Thursday, July 12, 2012

Housing affordability remains a problem


by Laura Williams, Center for Housing Policy

Today we released a new edition of our Paycheck to Paycheck database, analyzing how many of 74 occupations can afford to own and rent homes in over 200 metro areas. Despite low interest rates and, in most communities, lower home prices, many jobs in metro areas across the country do not pay enough for a family to afford shelter.

In many ways, I feel like that’s enough of a story. Unemployment remains a huge problem in this country, but many people with jobs still can’t afford a place to live. Full stop.

But there is more to tell, of course. Even when homeownership is affordable on paper, many families can’t buy because they can’t secure a loan, are wary of locking themselves down in a poor job market or don’t have the savings for a down payment. Renters, on the other hand, are facing higher prices in many markets; every family that doesn’t buy is likely renting (we hope not homeless) and supply has not been able to keep up in most places. Nor have paychecks.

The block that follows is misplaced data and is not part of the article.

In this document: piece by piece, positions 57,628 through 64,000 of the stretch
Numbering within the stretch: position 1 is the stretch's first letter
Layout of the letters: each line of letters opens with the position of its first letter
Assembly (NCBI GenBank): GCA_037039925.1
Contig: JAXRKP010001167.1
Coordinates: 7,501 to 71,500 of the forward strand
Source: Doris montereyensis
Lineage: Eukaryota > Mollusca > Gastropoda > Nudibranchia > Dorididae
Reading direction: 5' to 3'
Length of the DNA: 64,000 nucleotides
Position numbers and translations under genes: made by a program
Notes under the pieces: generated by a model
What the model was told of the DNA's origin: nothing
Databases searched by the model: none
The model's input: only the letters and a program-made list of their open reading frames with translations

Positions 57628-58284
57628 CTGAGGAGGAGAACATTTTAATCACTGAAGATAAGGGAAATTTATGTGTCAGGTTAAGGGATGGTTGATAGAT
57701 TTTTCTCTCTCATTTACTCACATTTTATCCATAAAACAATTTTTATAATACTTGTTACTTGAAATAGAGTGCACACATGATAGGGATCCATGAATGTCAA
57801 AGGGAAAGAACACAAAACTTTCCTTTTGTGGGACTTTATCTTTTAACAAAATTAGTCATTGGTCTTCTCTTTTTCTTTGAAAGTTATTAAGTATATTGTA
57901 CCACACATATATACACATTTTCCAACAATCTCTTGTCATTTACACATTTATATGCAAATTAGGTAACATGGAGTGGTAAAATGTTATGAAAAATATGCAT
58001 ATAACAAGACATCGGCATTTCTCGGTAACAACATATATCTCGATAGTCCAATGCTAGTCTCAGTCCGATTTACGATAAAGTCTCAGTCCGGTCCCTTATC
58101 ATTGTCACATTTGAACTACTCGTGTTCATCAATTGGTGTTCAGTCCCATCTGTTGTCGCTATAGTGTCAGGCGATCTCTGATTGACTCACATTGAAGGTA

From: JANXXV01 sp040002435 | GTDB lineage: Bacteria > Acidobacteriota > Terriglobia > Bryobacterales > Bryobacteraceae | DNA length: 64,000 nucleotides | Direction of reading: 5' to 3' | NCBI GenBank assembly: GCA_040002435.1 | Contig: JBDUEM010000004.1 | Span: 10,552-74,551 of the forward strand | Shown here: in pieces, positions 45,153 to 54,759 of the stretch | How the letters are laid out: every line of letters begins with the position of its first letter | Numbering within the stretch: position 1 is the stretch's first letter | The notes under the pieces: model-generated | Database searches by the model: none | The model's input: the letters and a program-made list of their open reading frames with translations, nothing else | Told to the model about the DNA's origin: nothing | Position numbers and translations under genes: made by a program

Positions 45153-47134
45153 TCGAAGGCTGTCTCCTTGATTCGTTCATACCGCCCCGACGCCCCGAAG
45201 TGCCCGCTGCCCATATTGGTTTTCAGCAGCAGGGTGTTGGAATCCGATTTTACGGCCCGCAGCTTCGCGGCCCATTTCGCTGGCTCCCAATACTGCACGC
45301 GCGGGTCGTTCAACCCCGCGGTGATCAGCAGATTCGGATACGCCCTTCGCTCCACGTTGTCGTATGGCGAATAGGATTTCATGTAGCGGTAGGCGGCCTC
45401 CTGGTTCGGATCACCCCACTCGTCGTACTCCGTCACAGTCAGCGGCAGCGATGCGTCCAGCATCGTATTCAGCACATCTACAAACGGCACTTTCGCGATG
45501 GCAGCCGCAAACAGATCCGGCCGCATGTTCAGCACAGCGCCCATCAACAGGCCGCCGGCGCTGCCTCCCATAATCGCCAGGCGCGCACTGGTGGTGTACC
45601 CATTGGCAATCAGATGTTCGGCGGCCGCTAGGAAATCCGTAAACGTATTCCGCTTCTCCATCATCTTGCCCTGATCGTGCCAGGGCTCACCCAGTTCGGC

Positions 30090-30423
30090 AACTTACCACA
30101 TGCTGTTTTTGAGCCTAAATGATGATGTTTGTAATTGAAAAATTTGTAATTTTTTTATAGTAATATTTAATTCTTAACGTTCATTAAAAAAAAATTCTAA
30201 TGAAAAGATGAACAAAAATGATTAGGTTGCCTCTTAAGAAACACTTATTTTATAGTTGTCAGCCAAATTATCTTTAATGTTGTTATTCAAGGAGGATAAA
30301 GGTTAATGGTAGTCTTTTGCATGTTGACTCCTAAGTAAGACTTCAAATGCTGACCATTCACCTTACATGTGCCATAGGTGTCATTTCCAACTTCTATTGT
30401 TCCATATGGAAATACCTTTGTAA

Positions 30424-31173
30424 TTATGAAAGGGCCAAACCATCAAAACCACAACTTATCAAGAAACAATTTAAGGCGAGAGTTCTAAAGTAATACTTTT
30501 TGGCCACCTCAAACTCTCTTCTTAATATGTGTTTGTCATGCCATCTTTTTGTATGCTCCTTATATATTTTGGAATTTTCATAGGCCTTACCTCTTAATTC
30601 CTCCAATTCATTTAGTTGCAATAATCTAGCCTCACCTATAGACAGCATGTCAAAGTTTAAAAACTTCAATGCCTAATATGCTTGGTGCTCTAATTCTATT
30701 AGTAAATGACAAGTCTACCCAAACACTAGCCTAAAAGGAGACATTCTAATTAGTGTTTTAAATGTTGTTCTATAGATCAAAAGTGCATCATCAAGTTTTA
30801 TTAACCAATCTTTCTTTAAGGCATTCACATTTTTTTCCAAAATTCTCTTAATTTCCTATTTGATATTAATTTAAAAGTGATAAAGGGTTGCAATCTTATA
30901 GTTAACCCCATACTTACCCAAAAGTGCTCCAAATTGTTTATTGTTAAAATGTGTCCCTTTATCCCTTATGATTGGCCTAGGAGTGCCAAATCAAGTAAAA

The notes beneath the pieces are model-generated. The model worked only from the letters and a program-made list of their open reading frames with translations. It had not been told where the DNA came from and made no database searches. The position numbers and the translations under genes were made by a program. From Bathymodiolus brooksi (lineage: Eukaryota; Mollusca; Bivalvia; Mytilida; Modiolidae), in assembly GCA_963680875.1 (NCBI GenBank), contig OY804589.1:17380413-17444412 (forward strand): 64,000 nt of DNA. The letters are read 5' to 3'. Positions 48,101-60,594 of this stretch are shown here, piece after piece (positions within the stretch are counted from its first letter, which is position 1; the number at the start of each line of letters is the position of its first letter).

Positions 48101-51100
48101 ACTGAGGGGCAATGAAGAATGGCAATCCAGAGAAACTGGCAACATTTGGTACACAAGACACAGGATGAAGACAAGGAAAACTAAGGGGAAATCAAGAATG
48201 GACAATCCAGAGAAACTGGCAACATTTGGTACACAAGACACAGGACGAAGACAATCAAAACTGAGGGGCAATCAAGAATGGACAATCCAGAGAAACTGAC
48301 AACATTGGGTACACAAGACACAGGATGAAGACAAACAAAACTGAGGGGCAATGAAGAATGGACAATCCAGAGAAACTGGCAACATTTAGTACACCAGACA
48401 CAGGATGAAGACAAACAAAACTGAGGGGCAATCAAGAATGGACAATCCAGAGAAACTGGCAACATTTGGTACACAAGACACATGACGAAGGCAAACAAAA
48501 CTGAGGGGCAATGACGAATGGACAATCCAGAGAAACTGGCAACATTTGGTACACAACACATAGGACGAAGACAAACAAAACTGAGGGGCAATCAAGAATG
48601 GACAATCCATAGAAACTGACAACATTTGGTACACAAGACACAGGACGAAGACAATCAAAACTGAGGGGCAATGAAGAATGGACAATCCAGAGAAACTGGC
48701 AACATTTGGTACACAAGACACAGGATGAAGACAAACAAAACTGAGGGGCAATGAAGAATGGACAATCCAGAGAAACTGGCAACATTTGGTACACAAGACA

In this edition of the database we’ve pulled out five jobs that are being targeted by veterans’ job training programs. These programs work with returning veterans, providing training and support as they transition to civilian life. The five we’ve identified—carpenter, dental assistant, electrician, firefighter, long-haul truck driver—are fairly typical, according to the Bureau of Labor Statistics, and they are generally at the higher-earning end of the jobs we look at for Paycheck. But for many, these jobs won’t pay enough to afford a home. For young people who have voluntarily left the job market to serve their country, this seems particularly egregious. We are hoping Paycheck to Paycheck is the beginning of a conversation about how we all can work together to provide more affordable housing—to veterans, and to all Americans.

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